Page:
Study explores link between money, happiness



One common desire everyone shares is finding out what makes them happy. Without happiness, the struggles and even the greatest moments in life could seem worthless and are at risk to go unnoticed.

There has been a recent jump in research on subjective well-being, especially through the struggling economy. While results have varied amongst studies, there seems to be one commonality: subjective well-being is a complex concept.

According to a study published by The Journal of Happiness Studies, over the last thirty years requirements in measuring subjective well-being have come to include psychological, sociological economical and political factors, in addition to demographics, religion, education, and health.

In their study, Maria Pereira and Filipe Coelho focus on interrelated financial determinants of subjective well-being, such as income, reference income, perceived income adequacy and borrowing income.

Anyone who goes through the actions of everyday life knows that happiness is measured differently by every individual. Some may focus on income, while others measure their happiness by family, faith and life opportunities. One community that contains a mixture varying views is the college community.

Lauren Prinzing, a senior at The University studying exercise science, was recently accepted to St. Louis University, where she will pursue a Master of Business Administration in public health.

Prinzing said that she did not always plan on studying public health, but she is excited for the next two years now that she has made her decision.

“I was originally going to go to PT [physical therapy] school, but last year I wasn’t positive if that was what I wanted to do anymore,” Prinzing said. “I like the idea of preventive measures of helping people avoid needing to go to the doctor or physical therapy in the first place. I think that is what kind of attracted me to it because I like to live a healthy lifestyle.”

Prinzing was raised in a family setting that provided great support for everything she participated it in, whether it was track and field or her love for horses.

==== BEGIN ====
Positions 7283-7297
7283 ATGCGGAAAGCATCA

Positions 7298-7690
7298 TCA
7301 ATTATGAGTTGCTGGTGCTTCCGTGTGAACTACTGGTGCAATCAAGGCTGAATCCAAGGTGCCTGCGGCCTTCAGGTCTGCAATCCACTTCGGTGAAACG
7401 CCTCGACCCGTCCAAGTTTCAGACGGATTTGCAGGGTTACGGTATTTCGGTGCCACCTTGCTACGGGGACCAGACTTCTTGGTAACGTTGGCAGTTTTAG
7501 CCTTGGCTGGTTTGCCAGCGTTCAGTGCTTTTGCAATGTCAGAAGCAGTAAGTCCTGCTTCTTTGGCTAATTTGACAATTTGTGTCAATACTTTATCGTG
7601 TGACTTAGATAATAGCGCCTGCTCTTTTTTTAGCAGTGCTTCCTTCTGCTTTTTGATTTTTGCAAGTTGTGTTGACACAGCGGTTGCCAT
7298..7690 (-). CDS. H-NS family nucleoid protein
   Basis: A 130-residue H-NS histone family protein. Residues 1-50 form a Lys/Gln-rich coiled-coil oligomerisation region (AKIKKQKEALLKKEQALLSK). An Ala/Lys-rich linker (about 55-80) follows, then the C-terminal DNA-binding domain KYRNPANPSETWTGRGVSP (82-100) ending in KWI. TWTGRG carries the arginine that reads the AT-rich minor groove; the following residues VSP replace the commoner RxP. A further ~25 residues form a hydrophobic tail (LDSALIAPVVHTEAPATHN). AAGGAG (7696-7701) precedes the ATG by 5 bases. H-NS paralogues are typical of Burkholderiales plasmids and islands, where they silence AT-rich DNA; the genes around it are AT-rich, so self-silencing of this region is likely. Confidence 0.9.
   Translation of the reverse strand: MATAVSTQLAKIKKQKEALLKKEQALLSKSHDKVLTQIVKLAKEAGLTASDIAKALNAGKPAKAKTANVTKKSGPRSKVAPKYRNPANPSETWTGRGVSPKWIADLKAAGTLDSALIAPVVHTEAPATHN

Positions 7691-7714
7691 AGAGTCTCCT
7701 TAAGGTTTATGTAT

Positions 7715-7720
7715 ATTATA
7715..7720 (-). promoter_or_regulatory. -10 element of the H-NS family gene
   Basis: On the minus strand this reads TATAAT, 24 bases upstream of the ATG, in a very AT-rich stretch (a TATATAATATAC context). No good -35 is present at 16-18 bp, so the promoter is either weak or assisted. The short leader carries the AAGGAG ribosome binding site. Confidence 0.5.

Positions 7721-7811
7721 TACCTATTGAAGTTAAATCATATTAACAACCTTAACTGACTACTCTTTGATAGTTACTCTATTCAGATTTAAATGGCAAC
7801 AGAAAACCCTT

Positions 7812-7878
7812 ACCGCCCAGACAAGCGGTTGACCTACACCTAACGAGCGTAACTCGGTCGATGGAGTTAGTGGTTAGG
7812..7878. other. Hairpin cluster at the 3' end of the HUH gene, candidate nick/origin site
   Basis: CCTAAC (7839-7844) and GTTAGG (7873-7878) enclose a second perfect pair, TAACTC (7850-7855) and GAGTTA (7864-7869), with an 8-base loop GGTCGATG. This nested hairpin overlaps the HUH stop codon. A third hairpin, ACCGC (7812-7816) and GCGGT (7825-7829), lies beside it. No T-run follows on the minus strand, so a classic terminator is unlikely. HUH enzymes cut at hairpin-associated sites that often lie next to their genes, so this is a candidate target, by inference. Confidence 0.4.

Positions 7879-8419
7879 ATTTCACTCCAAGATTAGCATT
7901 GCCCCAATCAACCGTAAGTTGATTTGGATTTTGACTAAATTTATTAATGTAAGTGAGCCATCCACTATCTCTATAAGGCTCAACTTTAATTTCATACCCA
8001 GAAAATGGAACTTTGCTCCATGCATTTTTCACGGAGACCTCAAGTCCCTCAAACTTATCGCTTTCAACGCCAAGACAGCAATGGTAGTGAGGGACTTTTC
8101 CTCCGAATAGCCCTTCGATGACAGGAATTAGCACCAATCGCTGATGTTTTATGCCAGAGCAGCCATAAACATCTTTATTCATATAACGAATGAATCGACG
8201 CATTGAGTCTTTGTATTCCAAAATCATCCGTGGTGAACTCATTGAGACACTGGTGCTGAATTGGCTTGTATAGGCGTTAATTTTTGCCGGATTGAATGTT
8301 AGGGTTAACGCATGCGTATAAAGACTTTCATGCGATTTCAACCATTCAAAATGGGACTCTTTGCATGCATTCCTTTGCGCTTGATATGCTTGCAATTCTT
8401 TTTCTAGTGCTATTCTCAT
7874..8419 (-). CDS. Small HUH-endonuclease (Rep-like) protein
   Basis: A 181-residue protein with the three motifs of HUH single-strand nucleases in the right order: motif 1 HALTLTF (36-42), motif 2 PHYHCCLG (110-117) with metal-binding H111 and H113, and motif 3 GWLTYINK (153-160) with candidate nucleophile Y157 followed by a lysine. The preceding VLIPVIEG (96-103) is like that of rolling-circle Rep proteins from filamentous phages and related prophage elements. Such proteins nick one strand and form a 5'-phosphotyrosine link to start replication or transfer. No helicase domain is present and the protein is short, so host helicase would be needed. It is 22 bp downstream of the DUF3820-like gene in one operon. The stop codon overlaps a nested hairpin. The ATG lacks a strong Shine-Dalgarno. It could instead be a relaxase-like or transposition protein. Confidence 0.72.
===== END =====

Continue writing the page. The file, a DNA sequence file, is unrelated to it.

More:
Despite this strong family support, Prinzing said she was always encouraged to be financially independent, forcing her to work two summer jobs, and maintain her grades, in order to leave college without any major financial debt.

“My parents have always told me to do my best and they will be happy with that, which I think has been huge for me,” Prinzing said. “I’ve also been fortunate enough to get some really great scholarships.”

According to the study, income has been the focus of research in subjective well-being, with results showing that income and happiness maintain a positive relationship. However, Pereira and Coelho wanted to see how much of a factor money really is, which is why they focused on income adequacy and borrowing constraints, two factors that have not been studied consistently in the past.

Prinzing said she has an idea of what an entry-level position with an MBA in public health pays, but regardless her upbringing has taught her how to live without the need for a large budget regardless.

“I volunteered in middle school and high school at a facility for adults with physical and mental disabilities that provided horseback riding lessons, and I thought that was something I possibly wanted to do as a career,” Prinzing said. “Now, I will probably be making less with a public health degree than I would have, so I’ve realized that I have always just wanted enough to care for my family, not excessive amounts of money.”

The study analysis used cross-sectional data taken from the European Social Survey, which led to a final sample size of 66,070 people. While results showed a multitude of variations, there were many similarities between genders, with the majority of men placing life satisfaction on total income and employment while women placed life satisfaction on opportunity, education and successful family life.

Although Prinzing said her college experience was unique, she does believe that society places a lot of pressure on money but still she is happy with her life and excited about the future.

“Just with the way our culture is, men are raised to be the bread winners, so I feel like they are suppose to be happy if they are making money,” Prinzing said. “I want to be able to provide for myself and my family, but I want to be happy, I wouldn’t want to be making $200,000 a year and be miserable.”

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